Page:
As this year’s three-day Labour Day holiday comes to an end, it emerged that tourism sites across China received a record-breaking number of Chinese visitors over the public holiday.
Tourists flocked in record numbers this weekend to sites in Beijing, including the Forbidden Palace which was visited by 109,000 tourists, according to the tourism authority.
The popular tourism city of Xian, home of the Terracotta Warriors, catered to a staggering 3.8 million visitors - nearly half of its population - during the holiday.
In the prosperous coastal city of Shanghai, the number of tourists converging on a popular wildlife park was nearly five times that of average visitor numbers outside the public holiday.
In an overcrowded and chaotic Chengdu zoo this weekend, zoo staff helped more than 90 lost children find their way back to their parents.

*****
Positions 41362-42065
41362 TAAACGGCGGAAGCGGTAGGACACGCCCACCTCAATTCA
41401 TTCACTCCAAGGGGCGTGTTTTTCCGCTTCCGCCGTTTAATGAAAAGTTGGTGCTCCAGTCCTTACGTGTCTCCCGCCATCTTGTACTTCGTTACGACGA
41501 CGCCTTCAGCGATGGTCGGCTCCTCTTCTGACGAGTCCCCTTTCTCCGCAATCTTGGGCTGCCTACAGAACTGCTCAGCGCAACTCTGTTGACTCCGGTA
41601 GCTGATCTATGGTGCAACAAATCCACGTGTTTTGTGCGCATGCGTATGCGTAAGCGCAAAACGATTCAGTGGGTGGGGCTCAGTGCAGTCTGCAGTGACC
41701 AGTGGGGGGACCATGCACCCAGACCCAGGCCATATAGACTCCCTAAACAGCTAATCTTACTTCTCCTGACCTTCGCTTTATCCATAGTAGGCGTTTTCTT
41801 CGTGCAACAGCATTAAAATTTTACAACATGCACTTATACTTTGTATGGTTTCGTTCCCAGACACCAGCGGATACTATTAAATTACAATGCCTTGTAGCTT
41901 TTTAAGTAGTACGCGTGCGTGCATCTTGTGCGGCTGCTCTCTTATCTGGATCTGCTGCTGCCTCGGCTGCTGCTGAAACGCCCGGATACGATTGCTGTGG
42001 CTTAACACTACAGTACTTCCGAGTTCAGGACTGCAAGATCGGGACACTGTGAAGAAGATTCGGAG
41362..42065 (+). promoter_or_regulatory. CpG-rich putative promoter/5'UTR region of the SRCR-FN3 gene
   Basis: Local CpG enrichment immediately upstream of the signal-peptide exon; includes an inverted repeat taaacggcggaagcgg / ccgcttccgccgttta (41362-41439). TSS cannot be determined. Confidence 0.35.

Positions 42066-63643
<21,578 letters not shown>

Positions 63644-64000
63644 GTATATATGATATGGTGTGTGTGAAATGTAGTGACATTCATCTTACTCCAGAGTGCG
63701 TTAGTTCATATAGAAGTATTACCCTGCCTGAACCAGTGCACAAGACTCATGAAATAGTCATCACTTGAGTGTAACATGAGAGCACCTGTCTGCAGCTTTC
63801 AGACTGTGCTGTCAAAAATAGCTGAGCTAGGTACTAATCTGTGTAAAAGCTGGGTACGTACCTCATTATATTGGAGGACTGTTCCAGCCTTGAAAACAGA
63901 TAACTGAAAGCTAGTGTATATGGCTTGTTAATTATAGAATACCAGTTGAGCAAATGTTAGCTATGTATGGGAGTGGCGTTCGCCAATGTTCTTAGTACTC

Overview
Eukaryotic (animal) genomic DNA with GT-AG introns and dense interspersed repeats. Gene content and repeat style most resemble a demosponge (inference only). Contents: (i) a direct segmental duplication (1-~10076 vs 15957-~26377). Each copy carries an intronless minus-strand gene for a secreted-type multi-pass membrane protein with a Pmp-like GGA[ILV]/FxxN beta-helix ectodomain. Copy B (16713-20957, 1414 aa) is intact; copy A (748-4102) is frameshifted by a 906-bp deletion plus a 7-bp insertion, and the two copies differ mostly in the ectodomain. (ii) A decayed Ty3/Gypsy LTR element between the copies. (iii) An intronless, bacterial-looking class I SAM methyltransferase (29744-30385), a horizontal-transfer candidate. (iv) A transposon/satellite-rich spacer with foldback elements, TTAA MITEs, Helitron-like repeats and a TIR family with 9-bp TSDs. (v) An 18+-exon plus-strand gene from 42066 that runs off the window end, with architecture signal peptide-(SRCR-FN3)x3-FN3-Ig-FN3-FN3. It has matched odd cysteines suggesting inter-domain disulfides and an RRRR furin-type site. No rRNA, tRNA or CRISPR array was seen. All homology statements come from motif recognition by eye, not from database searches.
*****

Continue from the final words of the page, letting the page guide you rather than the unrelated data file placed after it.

According to Xinhua, China’s railway authorities recorded an all-time-high of 37 million train journeys made by Chinese travellers during the Labour Day holiday, up 16 per cent from last year.
But it added that the increased number of privately-owned cars and the lifting of toll charges on highways for the Labour Day holiday had also helped to boost the popularity of self-driving and short-distance holidays among the public.
In Beijing, which has a registered five million cars, nearly two million cars took to the highways on the first day of the holiday as travellers flowed into and out of the city.
Experts have said that the public’s preference to travel during public holidays, instead of at weekends, resulted in a vast number of travellers over the holiday.
In contrast with the large number of visitors to tourist sites on the mainland, Hong Kong saw a 15-per-cent drop of tourists visiting the city during the holiday this year.